ELECTRICAL

Before installing one of the following interior or exterior skins depending on the order you are building everything it is a smart idea to run all your electrical wires. Also please leave enough electrical wiring to wire up the device. It is easier to cut it down then to add more on. Along with this take measurements of all electrical wires from a stationary place. I did all of mine from the passenger front floor corner. I took measurements following the roof line and also out from the wall. This will help you locate everything later. It is also a good idea to label the ends of all the wires. unless you plan of running a different color for every appliance/application. I used electrical wire number stickers on mine and made a spread sheet with all the numbers color of wire and what it was for to assist me as I hooked everything up.

So the first step is to plan all your wiring routes. I had to go through my firewall and galley floor with some large gauge wire and quite of few wires as the main electrical box was going to be in the cabin. To do this I used tank bulk heads. These where not going to be water tight by any means but they would allow me to pass all the required wires I need and I got them with my water tank so they where free.

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After installing all the insulation on the inside of the trailer and before installing the interior panel I decided the routes for all of my electrical runs. I decided to route everything through the ceiling. This was done due to the ceiling be thicker then the walls and making paths in them would weaken it less. To create these routes I just took a flexible straight edge and fastened i to the ceiling then took my router and cut the paths for everything. These paths are for the forward reading light, DVD Player, and Ceiling Fan. All other electronics are in the galley or by the electrical cuby.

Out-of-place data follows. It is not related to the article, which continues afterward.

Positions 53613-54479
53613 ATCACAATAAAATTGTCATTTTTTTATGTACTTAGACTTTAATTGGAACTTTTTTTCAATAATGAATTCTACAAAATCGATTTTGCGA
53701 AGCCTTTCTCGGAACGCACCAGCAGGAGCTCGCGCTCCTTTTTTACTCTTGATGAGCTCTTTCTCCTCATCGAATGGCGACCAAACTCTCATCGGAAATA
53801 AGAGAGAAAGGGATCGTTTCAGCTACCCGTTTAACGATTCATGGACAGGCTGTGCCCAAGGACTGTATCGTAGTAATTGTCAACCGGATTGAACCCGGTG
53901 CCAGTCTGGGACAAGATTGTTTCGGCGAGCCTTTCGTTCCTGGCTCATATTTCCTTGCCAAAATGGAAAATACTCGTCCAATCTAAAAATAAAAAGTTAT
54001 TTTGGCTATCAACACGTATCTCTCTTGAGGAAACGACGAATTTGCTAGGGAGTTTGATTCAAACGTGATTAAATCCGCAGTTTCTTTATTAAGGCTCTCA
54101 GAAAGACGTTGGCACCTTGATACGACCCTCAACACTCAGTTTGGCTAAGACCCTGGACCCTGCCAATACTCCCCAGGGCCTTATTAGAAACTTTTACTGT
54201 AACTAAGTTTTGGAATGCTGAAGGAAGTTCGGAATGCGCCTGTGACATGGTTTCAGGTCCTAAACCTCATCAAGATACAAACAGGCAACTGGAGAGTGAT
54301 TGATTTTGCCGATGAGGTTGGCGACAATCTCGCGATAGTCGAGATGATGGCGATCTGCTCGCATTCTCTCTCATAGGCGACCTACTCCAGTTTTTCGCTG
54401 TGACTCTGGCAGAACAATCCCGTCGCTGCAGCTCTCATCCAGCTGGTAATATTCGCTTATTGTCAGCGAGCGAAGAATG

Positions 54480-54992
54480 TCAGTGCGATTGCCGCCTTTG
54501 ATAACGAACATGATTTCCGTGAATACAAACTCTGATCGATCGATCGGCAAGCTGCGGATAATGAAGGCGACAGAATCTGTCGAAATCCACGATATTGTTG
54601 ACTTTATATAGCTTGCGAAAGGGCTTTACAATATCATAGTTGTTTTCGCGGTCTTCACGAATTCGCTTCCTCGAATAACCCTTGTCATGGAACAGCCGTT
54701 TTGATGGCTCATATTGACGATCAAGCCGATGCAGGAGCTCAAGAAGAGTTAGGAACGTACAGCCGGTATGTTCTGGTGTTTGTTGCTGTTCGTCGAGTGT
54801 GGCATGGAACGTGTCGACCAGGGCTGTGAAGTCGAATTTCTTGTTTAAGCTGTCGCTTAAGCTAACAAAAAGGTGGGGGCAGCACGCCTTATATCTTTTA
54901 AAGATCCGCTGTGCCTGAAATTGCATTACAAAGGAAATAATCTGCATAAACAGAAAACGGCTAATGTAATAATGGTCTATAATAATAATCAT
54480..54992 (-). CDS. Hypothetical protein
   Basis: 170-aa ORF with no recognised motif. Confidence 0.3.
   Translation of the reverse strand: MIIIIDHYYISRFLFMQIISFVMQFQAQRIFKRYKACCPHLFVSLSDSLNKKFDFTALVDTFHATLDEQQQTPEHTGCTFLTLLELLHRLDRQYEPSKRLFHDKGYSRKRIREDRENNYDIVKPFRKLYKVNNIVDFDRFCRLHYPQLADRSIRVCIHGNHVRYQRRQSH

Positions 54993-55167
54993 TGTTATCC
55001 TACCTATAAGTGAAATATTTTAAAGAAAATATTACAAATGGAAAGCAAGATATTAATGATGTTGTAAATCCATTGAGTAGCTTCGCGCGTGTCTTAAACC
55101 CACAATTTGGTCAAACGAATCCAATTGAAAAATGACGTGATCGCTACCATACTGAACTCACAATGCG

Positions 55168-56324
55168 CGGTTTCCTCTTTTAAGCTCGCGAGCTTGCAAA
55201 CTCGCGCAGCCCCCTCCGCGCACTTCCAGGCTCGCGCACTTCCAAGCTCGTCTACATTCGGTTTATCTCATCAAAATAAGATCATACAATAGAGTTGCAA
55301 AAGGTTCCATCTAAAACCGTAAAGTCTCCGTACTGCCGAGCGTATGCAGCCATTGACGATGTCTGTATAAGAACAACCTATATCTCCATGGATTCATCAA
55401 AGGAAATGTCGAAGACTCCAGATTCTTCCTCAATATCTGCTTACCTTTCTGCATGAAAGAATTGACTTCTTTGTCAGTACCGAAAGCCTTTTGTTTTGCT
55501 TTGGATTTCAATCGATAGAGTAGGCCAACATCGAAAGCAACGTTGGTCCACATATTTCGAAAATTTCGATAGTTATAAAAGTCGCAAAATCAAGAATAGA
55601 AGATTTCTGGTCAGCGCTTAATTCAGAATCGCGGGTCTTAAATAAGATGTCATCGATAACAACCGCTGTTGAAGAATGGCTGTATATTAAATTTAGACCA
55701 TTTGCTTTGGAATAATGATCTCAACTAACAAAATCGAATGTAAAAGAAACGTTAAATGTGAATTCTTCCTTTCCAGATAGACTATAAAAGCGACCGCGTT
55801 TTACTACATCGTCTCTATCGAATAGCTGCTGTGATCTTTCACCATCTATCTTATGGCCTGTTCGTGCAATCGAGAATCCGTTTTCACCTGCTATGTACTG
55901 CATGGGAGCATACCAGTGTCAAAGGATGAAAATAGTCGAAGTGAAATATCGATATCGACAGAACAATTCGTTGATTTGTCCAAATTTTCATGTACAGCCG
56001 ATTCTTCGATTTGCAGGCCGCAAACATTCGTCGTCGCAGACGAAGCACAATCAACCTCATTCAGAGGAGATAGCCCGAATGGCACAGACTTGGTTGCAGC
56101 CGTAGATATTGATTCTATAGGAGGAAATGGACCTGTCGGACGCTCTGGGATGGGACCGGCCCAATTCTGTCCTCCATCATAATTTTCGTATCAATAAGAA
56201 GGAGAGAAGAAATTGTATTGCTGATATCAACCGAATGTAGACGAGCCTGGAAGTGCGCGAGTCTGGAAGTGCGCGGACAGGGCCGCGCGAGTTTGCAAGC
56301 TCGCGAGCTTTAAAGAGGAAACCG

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I then routed all my wires and making sure to label, document, record location of the ends. Using painters tape I held the wires up in place until I could staple them into place with plastic wire staples.

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After the wire are routed I installed all the interior panels.

Then it was time to find all the loose wire ends. Using my handy spread sheet I knew exactly where to start drilling holes as to not damage wire but also to be able to retrieve the wires and cover the hole with said appliance.

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The next step for the interior electrical appliances was to start attaching everything. Red to Red, Black to Blue, Yellow to green. You know color stuff. I had to weight to wire up the fan until the exterior roof was done.

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I then went and wired up lights inside all the interior cabinets. They are attached to a master switch that can turn off power to them all. But each individual cabinet also has a switch that turns on the light when the door is opened for that specific cabinet.